As Electric System Evolves, Reliability Comes in New Ways

February 13, 2021

As ever more renewable energy is added to the electric grid, utilities continue to preserve one of electricity’s most important qualities: reliability.

When our members flip the switch, they expect lights to turn on It takes a lot of technology and talented people working together to make that happen.

Large conventional power plants that have been shutting down in recent years are often replaced with new generators, such as wind turbines and solar panels, that can produce electricity at a lower cost. But because most of those resources rely on the wind and the sun, they need a dependable backup.

“Renewable energy paired with flexible generation is a proven recipe for affordable, reliable and environmentally responsible energy,” said Jon Brekke, vice president and chief power supply officer for Stearns Electric Association’s wholesale energy provider, Great River Energy. “Today, our natural gas-fueled power plants serve an essential role in maintaining reliable power supply.”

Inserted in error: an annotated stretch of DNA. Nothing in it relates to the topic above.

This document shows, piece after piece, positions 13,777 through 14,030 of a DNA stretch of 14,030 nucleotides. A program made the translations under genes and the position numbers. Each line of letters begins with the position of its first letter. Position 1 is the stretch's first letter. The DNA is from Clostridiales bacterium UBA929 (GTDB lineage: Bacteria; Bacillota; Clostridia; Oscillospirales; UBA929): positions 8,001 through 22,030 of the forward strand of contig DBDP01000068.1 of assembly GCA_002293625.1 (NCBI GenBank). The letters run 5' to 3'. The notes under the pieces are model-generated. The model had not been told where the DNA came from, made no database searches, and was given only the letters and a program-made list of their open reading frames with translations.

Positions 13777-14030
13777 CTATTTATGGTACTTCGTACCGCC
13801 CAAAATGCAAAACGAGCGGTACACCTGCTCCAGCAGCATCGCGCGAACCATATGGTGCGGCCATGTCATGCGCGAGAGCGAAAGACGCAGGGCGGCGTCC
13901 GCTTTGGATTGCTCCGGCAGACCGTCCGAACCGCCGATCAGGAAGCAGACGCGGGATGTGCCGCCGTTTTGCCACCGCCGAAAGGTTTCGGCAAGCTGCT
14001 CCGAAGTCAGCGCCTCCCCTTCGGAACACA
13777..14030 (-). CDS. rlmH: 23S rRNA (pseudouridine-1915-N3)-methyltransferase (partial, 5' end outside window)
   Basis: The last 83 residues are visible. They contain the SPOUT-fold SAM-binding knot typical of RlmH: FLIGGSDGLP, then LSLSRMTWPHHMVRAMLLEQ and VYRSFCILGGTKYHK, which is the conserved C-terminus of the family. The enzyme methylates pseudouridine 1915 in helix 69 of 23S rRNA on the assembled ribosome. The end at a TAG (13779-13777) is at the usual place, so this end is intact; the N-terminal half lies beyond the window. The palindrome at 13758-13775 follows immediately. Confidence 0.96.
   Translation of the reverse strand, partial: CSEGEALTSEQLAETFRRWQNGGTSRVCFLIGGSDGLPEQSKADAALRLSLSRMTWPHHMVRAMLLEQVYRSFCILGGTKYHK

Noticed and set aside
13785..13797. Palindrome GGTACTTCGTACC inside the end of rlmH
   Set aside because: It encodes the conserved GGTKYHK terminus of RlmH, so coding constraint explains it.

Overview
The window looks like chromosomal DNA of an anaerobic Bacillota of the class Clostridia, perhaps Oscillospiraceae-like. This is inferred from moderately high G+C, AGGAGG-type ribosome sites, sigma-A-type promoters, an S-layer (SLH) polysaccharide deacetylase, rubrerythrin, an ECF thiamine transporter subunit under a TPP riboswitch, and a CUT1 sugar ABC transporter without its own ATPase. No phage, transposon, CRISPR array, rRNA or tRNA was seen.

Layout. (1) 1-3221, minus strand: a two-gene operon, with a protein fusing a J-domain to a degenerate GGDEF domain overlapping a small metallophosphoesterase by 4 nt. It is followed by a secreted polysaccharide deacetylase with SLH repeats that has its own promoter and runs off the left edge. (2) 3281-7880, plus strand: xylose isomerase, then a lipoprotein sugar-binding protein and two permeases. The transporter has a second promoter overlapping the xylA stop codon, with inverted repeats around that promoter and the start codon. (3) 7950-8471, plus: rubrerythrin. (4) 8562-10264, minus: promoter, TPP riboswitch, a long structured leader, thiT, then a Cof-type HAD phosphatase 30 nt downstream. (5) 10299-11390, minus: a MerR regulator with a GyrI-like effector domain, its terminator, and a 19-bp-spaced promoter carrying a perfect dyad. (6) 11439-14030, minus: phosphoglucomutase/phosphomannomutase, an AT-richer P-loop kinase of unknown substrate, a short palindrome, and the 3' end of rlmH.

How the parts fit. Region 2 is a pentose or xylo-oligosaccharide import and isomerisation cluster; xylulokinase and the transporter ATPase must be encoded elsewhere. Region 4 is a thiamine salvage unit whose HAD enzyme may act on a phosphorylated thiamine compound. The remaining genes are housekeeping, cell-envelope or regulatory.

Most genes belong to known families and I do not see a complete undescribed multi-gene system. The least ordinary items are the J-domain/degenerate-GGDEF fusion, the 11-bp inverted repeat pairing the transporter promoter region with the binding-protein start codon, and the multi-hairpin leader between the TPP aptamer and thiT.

Great River Energy has a fleet of peaking plants ready to produce energy when its members or the larger grid need it. They can start up in a matter of minutes and ramp production up or down quickly to supply energy and balance the grid. When combined with the high availability of wind in the Midwest, natural gas peaking plants provide stability today and flexibility for a future with new technologies and opportunities.

Batteries are a possible future solution

Energy storage has long been viewed as a promising option for reliability. However, current storage technology is limited to short-term periods and unable to cost-effectively fulfill the role currently performed by peaking plants. Longer duration storage is being developed that may someday offer a competitive option for providing reliability and flexibility.

Great River Energy is working with a U.S. battery technology developer on a first-of-its-kind demonstration of a long-duration storage technology. The 1-megawatt storage pilot project will be located in Cambridge, Minnesota with completion targeted for late 2023.